• Closing down these vents will lower your heating and cooling bills by preventing cold air from seeping in and warm air from escaping. 
  • Humidity encourages mold growth. Keeping your vents closed will discourage condensation and moisture buildup that results in mold, mildew, and corrosion. 
  • With your crawl space vents closed, pests won’t be able to enter to chew their way through wiring or any other parts, saving you time and money.
  • Too much moisture in a crawl space leads to structural problems like rotting floors, beams, walls, and cabinets. So, you can reduce the chances of structural problems by closing crawl space vents.
  • The stack effect can transport mold spores and harmful dust into your home. Keeping crawl space vents closed improves your home’s air quality by preventing moisture buildup that leads to mold.

How to close crawl space vents in the winter

If you decide to close the foundation vents, special foam blocks or crawl space vent covers are available to seal the vent from outside when the weather changes to cold. Another good option is to install automatic vents that operate without electricity. These vents close automatically when the temperature drops to 40 degrees and open up when it is 70 degrees.

When the cold and freezing season ends, remove these covers. When taking the plugs off, pay attention to the vent screens. Make sure that the screens are not damaged. Make repairs as necessary to prevent pest infestation. 

Additional tips to keep the water out of crawl spaces

As an extra precaution to keep water and moisture away from your crawl space, take the following measures outside your crawl space:

  • Form a proper drainage mechanism around the home
  • Install efficient gutters and water spouts
  • Building eave overhangs with plenty of clearance

However, in addition to the precautions that you take outside the house, ensure to take some measures inside the crawl space. It includes crawl space encapsulation that involves adding a duct system from the home’s HVAC system to dry off the moisture in the completely closed crawl space. However, you can also opt for a stand-alone dehumidifier after properly sealing the crawl space.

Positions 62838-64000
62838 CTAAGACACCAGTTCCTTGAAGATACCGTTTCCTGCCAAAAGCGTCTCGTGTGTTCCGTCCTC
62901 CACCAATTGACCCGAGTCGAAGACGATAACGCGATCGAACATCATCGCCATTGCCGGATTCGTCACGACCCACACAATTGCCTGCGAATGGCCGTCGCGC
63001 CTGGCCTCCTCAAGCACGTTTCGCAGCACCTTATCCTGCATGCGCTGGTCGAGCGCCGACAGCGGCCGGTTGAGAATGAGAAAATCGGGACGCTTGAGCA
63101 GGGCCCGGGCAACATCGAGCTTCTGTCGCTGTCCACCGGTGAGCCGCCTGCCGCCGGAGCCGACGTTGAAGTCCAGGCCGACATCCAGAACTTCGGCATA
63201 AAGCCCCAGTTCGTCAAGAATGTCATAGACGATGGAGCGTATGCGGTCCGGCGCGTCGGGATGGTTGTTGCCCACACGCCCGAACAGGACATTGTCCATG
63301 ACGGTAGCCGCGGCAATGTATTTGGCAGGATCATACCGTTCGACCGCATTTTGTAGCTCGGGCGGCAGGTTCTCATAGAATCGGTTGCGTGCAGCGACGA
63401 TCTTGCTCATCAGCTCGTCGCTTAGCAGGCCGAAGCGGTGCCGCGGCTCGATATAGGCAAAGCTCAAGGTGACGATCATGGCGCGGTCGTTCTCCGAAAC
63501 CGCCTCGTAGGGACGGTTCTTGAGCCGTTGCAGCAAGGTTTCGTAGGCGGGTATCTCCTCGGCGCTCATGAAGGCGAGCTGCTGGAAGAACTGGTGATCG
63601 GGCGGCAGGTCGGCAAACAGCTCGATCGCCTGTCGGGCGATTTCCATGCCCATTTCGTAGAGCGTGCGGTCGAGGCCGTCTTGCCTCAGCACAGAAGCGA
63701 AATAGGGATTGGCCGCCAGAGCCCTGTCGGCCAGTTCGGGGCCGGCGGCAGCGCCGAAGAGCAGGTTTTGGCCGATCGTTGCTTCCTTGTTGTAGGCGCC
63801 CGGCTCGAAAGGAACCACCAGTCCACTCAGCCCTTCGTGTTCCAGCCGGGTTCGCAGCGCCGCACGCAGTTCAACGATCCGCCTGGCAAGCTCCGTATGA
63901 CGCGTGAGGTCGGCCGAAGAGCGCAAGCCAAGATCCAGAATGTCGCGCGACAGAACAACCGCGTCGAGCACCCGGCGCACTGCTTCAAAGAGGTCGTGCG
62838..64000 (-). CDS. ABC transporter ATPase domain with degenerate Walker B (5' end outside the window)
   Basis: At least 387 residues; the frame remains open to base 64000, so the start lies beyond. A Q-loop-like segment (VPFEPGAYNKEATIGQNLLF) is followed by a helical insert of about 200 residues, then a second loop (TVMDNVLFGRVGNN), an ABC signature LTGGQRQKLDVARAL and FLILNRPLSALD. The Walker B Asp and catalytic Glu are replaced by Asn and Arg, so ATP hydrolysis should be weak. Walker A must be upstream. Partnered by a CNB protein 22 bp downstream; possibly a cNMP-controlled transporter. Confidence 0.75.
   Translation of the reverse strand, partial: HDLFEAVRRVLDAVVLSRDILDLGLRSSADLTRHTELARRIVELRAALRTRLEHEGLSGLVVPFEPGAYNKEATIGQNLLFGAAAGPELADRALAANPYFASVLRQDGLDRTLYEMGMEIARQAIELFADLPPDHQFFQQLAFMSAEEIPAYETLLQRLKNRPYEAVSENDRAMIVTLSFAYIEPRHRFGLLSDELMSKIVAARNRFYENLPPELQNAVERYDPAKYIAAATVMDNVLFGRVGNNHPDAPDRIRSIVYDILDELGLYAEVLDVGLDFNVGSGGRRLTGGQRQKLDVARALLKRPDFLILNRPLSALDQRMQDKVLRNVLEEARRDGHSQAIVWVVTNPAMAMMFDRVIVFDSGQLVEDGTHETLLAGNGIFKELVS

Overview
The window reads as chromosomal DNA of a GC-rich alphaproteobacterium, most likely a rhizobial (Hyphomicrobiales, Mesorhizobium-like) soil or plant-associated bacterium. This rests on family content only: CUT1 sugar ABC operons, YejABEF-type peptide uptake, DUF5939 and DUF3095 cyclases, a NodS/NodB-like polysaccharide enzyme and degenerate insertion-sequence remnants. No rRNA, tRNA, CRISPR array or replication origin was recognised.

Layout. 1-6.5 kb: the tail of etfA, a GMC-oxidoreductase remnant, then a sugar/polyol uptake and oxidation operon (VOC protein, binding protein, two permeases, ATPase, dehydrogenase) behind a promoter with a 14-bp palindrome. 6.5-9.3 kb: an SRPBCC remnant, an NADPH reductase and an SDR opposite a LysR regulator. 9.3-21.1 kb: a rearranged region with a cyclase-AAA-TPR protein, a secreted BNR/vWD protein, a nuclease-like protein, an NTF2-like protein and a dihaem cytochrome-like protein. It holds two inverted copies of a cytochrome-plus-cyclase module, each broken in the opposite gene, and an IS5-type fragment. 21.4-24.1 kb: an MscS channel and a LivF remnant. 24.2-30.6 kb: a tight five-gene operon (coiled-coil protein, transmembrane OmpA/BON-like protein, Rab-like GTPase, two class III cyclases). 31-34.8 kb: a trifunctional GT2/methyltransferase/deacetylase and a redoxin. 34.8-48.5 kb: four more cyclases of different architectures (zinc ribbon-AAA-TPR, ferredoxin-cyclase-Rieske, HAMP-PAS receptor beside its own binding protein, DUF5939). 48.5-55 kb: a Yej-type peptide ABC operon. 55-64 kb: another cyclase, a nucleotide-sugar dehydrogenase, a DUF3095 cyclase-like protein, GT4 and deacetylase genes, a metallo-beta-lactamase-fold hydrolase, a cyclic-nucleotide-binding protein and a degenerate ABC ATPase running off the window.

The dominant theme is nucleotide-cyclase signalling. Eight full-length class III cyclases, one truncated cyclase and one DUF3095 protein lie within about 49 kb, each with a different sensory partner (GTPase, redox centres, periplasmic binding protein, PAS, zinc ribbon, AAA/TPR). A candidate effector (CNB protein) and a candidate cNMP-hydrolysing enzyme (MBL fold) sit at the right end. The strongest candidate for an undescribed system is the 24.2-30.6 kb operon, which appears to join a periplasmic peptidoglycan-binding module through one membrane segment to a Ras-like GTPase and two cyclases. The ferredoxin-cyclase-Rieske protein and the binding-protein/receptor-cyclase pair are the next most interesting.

Final thought

In the past, builders and contractors used to think that the crawl space vent allowed cool air to enter your crawl space and help keep it dry as a result, leaving the vent open seems like a good idea at first. However, with more research into this matter, the building scientists now recommend sealing off the foundation vents is a better choice. Especially in an area where temperatures often fluctuate, closing your vents can help prevent moisture and condensation issues with your foundation. 

While closing crawl vents in winter and opening it again in summer works for humid places with harsh winter, encapsulation is your best option for dry weather.

Charles John

Experienced HVAC technician with 8 years of experience in the industry. Capable of handling all sorts of heating and cooling equipment as well as proficient in operational management, construction-related techniques such as preventative maintenance, electrical troubleshooting and AutoCAD